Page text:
J. Anthony Lukas was a prize-winning journalist and author. After graduating from Harvard, he worked for the Baltimore Sun and the New York Times. During his stint at the Times, he won his first Pulitzer Prize for a 1967 article titled “The Two Worlds of Linda Fitzpatrick,” the story of a young woman who grew up in wealthy Greenwich, Connecticut and died in a hippie commune. In 1972, he quit his job to write books full-time. Among his books are:

Don’t Shoot – We Are Your Children;
The Barnyard Epithet and Other Conspiracies;
Nightmare: The Underside of the Nixon Years;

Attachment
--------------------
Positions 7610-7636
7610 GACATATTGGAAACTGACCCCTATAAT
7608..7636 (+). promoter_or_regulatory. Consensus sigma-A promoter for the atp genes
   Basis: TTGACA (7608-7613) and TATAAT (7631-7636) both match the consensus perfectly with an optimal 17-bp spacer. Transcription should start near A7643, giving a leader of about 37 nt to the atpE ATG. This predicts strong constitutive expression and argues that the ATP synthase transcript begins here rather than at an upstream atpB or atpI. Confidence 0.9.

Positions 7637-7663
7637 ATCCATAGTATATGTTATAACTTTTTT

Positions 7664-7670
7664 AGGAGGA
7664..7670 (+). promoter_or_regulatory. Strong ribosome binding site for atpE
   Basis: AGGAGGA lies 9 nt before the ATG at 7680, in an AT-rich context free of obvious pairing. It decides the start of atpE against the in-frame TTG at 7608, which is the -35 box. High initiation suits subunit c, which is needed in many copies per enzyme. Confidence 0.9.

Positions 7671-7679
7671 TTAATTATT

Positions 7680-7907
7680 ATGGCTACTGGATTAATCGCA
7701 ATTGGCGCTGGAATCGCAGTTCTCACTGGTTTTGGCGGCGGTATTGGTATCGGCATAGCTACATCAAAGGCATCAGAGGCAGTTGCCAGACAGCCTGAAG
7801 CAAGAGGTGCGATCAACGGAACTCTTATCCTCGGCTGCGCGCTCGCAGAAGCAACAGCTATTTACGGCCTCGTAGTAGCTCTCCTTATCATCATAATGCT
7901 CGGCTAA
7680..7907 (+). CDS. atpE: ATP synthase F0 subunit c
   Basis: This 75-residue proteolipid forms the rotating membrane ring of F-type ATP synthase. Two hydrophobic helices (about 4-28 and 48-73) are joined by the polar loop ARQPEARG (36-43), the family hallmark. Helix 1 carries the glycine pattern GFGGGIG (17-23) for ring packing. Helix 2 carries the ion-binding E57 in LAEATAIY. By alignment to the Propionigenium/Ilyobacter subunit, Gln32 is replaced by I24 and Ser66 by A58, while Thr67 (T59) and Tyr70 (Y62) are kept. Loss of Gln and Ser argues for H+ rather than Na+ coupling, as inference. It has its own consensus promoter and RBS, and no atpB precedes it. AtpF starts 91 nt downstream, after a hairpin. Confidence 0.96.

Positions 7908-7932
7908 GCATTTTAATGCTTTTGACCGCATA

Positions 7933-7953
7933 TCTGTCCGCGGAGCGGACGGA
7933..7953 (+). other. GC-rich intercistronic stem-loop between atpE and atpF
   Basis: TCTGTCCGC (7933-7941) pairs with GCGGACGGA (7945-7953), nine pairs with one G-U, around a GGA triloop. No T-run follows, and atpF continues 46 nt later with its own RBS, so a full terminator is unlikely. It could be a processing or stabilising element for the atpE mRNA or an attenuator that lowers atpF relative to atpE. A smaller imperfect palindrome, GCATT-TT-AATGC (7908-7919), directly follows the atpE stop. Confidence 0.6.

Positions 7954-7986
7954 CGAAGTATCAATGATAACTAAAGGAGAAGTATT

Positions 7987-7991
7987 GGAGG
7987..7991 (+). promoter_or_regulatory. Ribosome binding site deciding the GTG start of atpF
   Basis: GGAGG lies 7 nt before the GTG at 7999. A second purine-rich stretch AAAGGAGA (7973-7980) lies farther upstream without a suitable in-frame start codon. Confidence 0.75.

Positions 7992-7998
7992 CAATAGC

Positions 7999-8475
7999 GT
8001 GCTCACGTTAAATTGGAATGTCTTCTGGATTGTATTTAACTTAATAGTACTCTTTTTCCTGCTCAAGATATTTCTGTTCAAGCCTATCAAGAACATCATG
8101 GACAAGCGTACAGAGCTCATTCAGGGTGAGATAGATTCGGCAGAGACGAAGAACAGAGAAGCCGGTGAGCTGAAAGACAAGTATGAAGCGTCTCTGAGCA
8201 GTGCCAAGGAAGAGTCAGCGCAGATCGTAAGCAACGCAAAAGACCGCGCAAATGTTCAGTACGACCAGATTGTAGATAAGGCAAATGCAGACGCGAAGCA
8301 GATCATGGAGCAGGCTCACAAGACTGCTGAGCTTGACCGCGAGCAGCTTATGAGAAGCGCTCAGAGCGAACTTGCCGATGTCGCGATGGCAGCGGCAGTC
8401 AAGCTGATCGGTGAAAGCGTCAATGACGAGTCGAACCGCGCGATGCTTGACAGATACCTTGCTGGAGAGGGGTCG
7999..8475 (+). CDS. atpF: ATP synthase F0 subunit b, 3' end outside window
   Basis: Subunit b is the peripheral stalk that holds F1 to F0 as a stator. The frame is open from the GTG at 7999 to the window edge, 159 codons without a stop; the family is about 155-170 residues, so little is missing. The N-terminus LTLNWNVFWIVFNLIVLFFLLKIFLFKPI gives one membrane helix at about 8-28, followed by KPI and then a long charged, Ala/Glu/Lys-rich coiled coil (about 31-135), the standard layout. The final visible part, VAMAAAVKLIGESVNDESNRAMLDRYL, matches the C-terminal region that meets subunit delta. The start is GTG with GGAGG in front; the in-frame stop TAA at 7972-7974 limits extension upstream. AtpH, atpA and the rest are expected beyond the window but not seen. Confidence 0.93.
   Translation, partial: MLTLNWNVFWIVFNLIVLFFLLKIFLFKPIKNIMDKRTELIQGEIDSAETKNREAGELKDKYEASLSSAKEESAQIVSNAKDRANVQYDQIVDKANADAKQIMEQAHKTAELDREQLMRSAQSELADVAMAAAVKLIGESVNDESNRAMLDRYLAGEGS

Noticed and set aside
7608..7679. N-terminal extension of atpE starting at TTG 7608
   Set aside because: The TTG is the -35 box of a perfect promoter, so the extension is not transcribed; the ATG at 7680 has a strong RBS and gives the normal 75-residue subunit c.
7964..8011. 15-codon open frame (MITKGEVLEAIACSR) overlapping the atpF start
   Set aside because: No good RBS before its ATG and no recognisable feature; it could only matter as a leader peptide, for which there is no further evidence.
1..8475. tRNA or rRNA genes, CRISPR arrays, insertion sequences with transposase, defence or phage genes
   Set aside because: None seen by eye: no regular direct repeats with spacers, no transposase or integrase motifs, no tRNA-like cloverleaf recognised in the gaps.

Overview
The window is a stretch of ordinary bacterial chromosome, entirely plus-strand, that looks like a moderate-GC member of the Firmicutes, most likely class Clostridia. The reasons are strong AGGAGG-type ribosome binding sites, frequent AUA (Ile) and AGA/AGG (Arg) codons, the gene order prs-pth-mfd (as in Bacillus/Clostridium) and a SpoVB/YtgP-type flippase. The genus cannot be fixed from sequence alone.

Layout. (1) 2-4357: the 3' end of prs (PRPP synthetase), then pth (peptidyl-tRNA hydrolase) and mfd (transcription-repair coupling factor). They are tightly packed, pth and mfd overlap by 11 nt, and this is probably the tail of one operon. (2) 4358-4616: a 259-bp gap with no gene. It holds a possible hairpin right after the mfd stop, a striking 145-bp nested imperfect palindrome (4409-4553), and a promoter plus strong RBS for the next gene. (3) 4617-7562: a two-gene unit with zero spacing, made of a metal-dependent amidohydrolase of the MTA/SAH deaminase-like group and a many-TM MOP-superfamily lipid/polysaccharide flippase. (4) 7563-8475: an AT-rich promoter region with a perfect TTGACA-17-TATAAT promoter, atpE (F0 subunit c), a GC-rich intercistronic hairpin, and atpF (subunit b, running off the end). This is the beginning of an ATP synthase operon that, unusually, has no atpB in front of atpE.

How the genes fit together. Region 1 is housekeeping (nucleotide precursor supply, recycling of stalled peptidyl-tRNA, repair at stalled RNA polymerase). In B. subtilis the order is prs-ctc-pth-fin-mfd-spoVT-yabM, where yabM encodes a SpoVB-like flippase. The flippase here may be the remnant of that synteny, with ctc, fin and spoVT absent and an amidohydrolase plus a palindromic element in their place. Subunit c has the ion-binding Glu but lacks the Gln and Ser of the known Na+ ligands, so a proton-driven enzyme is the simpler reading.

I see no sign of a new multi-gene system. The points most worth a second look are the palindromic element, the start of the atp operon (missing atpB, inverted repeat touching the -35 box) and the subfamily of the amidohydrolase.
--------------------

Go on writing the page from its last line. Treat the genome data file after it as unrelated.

Common Ground, which explores the busing crisis in Boston and won the 1986 Pulitzer Prize;
Big Trouble, which was published posthumously, covers the conflicts between radical unionists and mining interests in early-20th century Idaho.

In addition to the Pulitzer, Lukas also won the National Book Critics Circle Award, the Robert F. Kennedy Book Award, and the American Book Award. He also coined the euphemismbarnyard epithet”. In June of 1997, he committed suicide.

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